"In Dayton, Ohio, or Portland, Maine,
Or a cotton gin out on the great high plains
That's done closed down along with the school
And the hospital and the swimming pool.
Dust devils dance in the noonday heat.
There's rats in the alley
And trash in the street,
Gang graffiti on a boxcar door.
We can't make it here anymore."
McMurtry said the newest tune is his repertoire is more "goofy," and that he's got more in him.
"I'd like to have a bigger song someday. In the Americana genre, it [We Can't Make It Here] is a little bitty piece of the pie. There's still plenty of room for growth here."
McMurtry's hard-edged character sketches come, in part, from genetics. He's the son of an English professor mother and a father whose collection of rare books and his own pennings, including "Lonesome Dove" and "Terms of Endearment," made him a folk hero.
McMurtry got his first guitar at the age of 7 from the dad he calls Larry, picked up a few chords taught him by his mother and gravitated toward putting his thoughts into lyrics.
McMurtry continued quietly gaining strength by watching others and by ear. He dropped out of the University of Arizona in Tucson to pursue the music that people seemed to enjoy in the college beer garden where he played.
Though his parents and now even he wish he'd stayed in school, he said, "Academia was a small town I wanted to get out of." He said that if he went back to school now, instead of studying English and Spanish again, he would choose religion and business, "because that's what seems to drive the world right now. I thought we would have grown out of the religion thing by now."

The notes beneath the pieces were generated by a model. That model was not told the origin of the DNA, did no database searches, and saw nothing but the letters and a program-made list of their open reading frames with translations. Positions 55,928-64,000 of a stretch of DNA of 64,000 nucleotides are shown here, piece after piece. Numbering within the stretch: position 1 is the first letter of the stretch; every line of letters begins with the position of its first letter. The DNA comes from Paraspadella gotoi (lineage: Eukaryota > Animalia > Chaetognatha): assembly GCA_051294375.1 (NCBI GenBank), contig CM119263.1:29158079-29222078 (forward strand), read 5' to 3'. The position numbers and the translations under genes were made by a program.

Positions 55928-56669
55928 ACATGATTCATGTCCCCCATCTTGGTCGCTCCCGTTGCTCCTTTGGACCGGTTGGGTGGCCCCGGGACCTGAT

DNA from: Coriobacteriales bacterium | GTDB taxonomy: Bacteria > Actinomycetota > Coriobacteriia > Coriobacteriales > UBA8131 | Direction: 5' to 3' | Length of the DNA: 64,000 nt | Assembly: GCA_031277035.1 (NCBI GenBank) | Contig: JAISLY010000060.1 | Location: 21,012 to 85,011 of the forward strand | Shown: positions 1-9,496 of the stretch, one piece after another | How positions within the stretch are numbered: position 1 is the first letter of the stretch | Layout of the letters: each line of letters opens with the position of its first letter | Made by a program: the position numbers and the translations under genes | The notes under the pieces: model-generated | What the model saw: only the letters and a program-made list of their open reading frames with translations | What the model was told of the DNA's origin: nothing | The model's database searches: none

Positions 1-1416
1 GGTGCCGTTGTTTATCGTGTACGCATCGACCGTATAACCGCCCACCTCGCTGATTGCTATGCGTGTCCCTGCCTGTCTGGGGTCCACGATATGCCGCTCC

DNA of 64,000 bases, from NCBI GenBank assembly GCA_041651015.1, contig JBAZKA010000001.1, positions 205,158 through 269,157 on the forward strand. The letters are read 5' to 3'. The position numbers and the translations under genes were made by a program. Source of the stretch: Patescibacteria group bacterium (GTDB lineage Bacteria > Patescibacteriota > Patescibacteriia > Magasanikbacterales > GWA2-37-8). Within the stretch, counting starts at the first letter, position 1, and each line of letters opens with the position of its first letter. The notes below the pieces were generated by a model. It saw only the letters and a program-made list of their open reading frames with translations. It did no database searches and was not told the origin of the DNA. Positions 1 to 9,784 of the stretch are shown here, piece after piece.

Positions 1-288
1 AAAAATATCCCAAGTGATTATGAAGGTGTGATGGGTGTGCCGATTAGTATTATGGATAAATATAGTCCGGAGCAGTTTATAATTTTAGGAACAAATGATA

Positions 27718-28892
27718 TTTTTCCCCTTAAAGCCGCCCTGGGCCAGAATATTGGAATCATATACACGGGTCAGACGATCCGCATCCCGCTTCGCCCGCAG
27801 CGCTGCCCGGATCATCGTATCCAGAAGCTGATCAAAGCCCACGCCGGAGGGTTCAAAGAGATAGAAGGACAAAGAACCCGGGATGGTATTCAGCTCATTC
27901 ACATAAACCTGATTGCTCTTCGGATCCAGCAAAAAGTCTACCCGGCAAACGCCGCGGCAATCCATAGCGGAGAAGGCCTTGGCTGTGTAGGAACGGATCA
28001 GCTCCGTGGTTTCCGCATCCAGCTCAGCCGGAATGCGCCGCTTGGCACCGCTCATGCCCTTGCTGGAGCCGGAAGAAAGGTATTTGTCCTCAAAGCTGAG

He's been a painter, actor, bartender and sometime singer. By 1987, he was started to emerge with an opportunity with John Mellencamp that led to inclusion of a song on the movie soundtrack "Falling From Grace" and participation in a "supergroup" that included Mellencamp, John Prine, Joe Ely and Dwight Yoakam called Buzzin' Cousins.
Though his father has always been supportive, he's never interfered.
"He knows a little bit about business, but he doesn't know verse."
McMurtry seems similarly poised with his own son, who is in his 20s in Yonkers, N.Y., studying music, allowing him the space to determine his path.
"He knows how to read and score and all that," he said. "He's a better bandleader, he can be heard and still see the big picture. He's into odd instrumentation, unorthodox approaches. I don't think he has a future (playing) with me, I just hope he's smart enough to find a way to stay off the road, there's just not as much mailbox money as there used to be."
But at the rate America is going this decade, it's almost certain that McMurtry's voice will continue to provide the background music for years to come.
"Whenever the offers stop, we'll stop, but they've been coming pretty steady for a while now."
Right now, all McMurtry wants is for people to know that even though President Obama has been a disappointment, and is not nearly "the socialist I expected him to be," a little-known bright spot in the administration's overhaul of the health-care system has been the Pre-existing Condition Insurance Plan.
At a recent Screenactors Guild meeting, the topic was how to insure "all these starving artists so that people like me, in their 50s, self-employed with a pre-existing condition [that he won't disclose] can be taken care of. I found out there are 700,000 eligible citizens who qualify, but 300 are signed up because no one is talking about it. We are so afraid of evil socialized medicine, and we would rather talk about war. We think we can afford war, but war is expensive and it keeps a few people filthy rich."
Jennifer Liebrum: email@example.com